But the Kingdom of IF was facing a crisis unlike anything they had ever faced before, though to be sure they had faced and overcome many dire situations in their uncounted generations of existence.  But now, the Indivisible Fiefdom was sorely divided between the Earth-dwellers and the Sky-dwellers both of whom claimed the right to influence the king.  But as it turned out King Oban was heavily in debt to the Earth-dwellers (for his great-great-grandmother on his father’s side was an Earth-dweller of immense standing and she had quite a bit of money in very deep pockets) and this left the Sky-dwellers in high dungeon for they felt left out of everything.  In fact every decision the king had to make was considered from these two opposing camps, but he overwhelmingly favored the Earth-dwellers.  The Earth-dwellers saw everything from a personal point of view.  “It is my right!” was their motto and “Save the Earth!” was another favorite axiom.  The Sky-dwellers, on the other hand, saw everything as a matter for long consideration in relation to right and wrong.  Though there were a variety of different clans in the Sky-dwellers dominion still they tended to group around a vision of a “higher-calling” and this left the Earth-dwellers perfectly incensed for they believed that no one had the right to tell anyone else what to do (except of course when they were telling the Sky-dwellers where to go and how to follow their laws) but the Sky-dwellers were also in the habit of telling the general population how things ought to be done though they argued, quite honestly that they were not preaching a singular individualistic doctrine but the beliefs of their ancestors dating back time out of mind.  Their favorite motto was “God really rules” (though there was some debate as to what God believed exactly) and they loved the ancient melody and lullaby “Tradition Still Has Meaning In Our Lives”.

But the real danger facing the Kingdom of IF was not simply their divided nature, for they were always arguing, but rather that they did not look very far into their own future.  For it was the will of the people of IF that when the king chose a side, he must stick to that side at all costs and listen not a word to the other side – even if they happened to be making humongous good sense.  So the population of IF was dwindling into sad chaos – in fact it was only surviving due to the charity of a few who still believed in the ancient prophesy that the Kingdom of IF was the best of all the kingdoms put upon the earth.

But there was another danger facing the the kingdom that few seemed to realize – for there was an enormous kingdom to the east known as DOOM whose motto was “Conquer without battle”.  And though they professed enduring love for the people of IF, they were secretly rubbing their hands in glee at all the in-fighting between the Earth-dwellers and the Sky-dwellers for they were observing that all the work of destruction was being done quite efficiently for them.  Also on the side lines were the tri-kingdoms of Kab, Bab, and Dan.  These three semi-allied kingdoms (always together except when they were at each other’s throats) also professed an enduring love for the people of IF, though they would chant “Death to the King of IF” at every family gathering.

Besides the efforts of King Oban (who was himself a hard worker except when he was on vacation which was at least once a week or every day that began with a headache and that was becoming rather more common) there were organizations of “Centralized Order” with highly trained worker-bureaucrats toiling ever so hard in the dark, dank libraries of great wisdom (though their words were drier than the parchment they lay upon) to keep the kingdom financially afloat.  They had at that time finished volume P of laws and rules for tax regulation though they were now working on volume Q, but it had become stalled when the president/ CEO (and DMD for he pulled teeth on the side) of Rule-Keepers had to have an extended stay at Sunny-Shade, for his nerves had become rather undone in all the hairsplitting technicalities of tracing contradictory laws and rules and regulations to their origin and rewriting them in modern jargon.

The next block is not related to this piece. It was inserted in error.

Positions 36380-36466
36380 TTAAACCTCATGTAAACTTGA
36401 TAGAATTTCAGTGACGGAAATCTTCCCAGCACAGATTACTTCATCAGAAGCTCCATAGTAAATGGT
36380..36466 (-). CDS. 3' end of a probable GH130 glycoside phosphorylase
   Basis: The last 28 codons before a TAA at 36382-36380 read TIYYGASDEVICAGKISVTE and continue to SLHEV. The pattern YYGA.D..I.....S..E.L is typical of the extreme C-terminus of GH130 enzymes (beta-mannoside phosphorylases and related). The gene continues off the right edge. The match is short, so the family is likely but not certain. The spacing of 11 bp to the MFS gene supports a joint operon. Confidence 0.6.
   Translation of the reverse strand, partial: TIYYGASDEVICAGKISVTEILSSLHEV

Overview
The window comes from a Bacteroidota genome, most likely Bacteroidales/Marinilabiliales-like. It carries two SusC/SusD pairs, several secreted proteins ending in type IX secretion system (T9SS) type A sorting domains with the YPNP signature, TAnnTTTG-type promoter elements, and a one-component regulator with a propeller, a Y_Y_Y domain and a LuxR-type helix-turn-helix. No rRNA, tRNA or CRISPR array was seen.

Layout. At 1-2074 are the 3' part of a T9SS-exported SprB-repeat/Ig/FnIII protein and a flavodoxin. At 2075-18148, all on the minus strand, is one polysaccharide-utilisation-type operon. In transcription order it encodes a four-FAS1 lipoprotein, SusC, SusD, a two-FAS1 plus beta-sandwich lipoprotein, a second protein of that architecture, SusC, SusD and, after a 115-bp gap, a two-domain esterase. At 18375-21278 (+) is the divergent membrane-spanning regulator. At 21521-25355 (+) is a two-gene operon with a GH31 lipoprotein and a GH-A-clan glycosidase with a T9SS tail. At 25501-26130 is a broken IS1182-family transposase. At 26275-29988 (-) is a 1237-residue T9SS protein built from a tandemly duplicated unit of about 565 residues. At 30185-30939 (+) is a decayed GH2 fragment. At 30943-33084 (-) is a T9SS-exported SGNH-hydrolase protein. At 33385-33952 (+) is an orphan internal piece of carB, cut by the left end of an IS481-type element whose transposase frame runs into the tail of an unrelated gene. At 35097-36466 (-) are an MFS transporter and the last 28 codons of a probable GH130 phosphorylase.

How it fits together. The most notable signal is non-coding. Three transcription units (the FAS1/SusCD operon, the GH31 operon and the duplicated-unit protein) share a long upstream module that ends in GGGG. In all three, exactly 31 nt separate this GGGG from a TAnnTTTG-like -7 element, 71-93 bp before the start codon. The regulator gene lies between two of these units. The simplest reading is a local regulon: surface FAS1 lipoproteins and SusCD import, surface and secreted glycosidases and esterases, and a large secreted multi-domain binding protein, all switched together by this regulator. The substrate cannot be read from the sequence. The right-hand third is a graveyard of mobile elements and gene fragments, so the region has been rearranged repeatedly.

But the people of IF saw not their danger.  There was only one small child who had written a poem for her mother one day, who seemed to grasp the implications of the dire times. She had learned in school of their noble history and her friends had all chosen sides.  But one sunny day her little brother sat down beside her near a great old oak tree, and he asked her why she was so sad.  Though she could not answer her sibling’s innocent question, she did think that a poem might relieve her pent up feelings, so she wrote this quaint little prose, and she gave it to her mother who was too busy to read it. But you may find time in your busy life to read it before the parchment crumbles into dust – for even questions from young people will fade if given enough time to wither and fall.

THE KINGDOM OF IF

If only we remembered from whence we came

And delighted in the goodness from above.

If only we grew our strength

From the victory of  enduring love.

If only we realized that everything we have is a gift.

And that gifts can be taken away.

If only we toiled for that which lasts

And not so much for the day .

If only we lived lives of hope and not of dreadful dread-

We would know lives of joyful fruit

And not live as if we were already dead.

So, though the Kingdom of IF still stands upon its majestic past, and faces its future quite blindfolded, still it will not last forever, for nothing in this world ever does.  But there is a quaint little plea in the child’s verse that strikes deep into the heart – for history will record not only how well the kingdom rose but how badly it fell.  Yet may our nation live long, inspiring hope and enduring faith in something truly great….if only…